Sunday, January 24, 2010

Much ado about nothing

I have no doubt that GW makes a big effort to become a sustainable community. The GW Eco-Challenge, the President's Climate Commitment signed by President Knapp, the Green GW student organization or all the green courses available are examples of its dedication.

Want more? The many environment related conferences and speakers we are hosting this year.

Last semester, Al Gore defined the climate change problem as "the moral issue of the present generation."

This time, New York Times columnist Thomas Friedman talked about the need to redefine green and the urge to take action. Green is not just a liberal issue, he said, but something every citizen needs to be worried about.

But... do all these campaigns and words have a true effect on campus?

As ShopGirl noticed here on Friday, the College Sustainability Report Card gave GW a C+ overall in 2009. However, as an anonymous comment later pointed out, progress has been done during the year, and the university was graded B on the 2010 report.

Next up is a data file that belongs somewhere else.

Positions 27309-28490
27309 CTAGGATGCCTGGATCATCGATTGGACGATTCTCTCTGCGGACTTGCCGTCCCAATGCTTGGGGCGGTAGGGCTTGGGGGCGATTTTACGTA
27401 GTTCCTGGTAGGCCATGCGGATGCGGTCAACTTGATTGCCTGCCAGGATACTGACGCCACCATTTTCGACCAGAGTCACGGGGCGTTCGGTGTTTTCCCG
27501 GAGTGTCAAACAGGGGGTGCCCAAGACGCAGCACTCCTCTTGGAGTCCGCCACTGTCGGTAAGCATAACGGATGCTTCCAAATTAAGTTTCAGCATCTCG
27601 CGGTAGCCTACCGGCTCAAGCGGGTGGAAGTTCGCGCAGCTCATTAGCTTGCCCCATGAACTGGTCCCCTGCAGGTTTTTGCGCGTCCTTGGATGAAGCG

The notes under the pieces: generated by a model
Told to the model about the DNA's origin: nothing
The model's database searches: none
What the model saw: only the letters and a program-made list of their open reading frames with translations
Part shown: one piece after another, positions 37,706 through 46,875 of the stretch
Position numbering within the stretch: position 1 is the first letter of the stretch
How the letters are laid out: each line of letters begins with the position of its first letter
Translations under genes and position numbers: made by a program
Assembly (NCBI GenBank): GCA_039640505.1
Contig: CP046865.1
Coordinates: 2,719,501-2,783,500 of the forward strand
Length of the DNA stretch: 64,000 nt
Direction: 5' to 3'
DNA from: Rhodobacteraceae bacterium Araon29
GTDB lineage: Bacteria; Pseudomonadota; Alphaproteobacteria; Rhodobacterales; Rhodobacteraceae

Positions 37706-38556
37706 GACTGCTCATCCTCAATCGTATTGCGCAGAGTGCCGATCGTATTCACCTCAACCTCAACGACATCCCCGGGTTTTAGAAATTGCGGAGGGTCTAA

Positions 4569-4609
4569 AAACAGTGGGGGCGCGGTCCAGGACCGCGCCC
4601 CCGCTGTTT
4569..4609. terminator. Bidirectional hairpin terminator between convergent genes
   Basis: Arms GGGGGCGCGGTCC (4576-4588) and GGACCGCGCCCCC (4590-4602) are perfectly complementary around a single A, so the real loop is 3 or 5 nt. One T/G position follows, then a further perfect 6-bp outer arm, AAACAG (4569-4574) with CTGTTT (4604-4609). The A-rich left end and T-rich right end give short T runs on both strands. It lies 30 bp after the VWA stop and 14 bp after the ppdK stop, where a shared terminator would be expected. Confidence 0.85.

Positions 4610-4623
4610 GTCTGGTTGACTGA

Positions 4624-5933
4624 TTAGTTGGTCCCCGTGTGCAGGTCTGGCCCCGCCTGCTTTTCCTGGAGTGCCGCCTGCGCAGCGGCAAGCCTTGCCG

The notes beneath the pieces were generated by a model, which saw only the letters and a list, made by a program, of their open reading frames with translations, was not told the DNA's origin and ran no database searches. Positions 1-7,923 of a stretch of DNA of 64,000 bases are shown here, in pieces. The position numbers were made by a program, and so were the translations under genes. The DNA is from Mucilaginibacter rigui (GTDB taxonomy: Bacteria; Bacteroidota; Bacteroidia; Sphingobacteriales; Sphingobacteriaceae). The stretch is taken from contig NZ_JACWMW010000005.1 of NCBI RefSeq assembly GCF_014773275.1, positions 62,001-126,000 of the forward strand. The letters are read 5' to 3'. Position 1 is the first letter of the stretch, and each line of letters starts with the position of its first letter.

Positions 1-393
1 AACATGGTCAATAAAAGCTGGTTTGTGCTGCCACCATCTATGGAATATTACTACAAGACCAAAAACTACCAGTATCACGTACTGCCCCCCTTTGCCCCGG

This improvement suggests that GW's efforts are not fruitless. But still, the results are disappointing considering all the activities and campaigns that have been done.

Anyone living in a dorm can notice how the students still leave the lights on for the whole day or how many others put all their garbage in the same trash chute and don't recycle.

When asked about their recycling habits, these are some of the answers GW students gave me:
"I do recycle, but at the end, I put everything in the same trash chute because I never foud out where the special trash was..."

"I recycle at home, but not in college. Because im too busy!!"

"I do not always think of recycling simply because I have never really picked up on it."
It seems that some students still find it difficult to recycle. But, what is worse, some of them are not even concerned about the issue yet.

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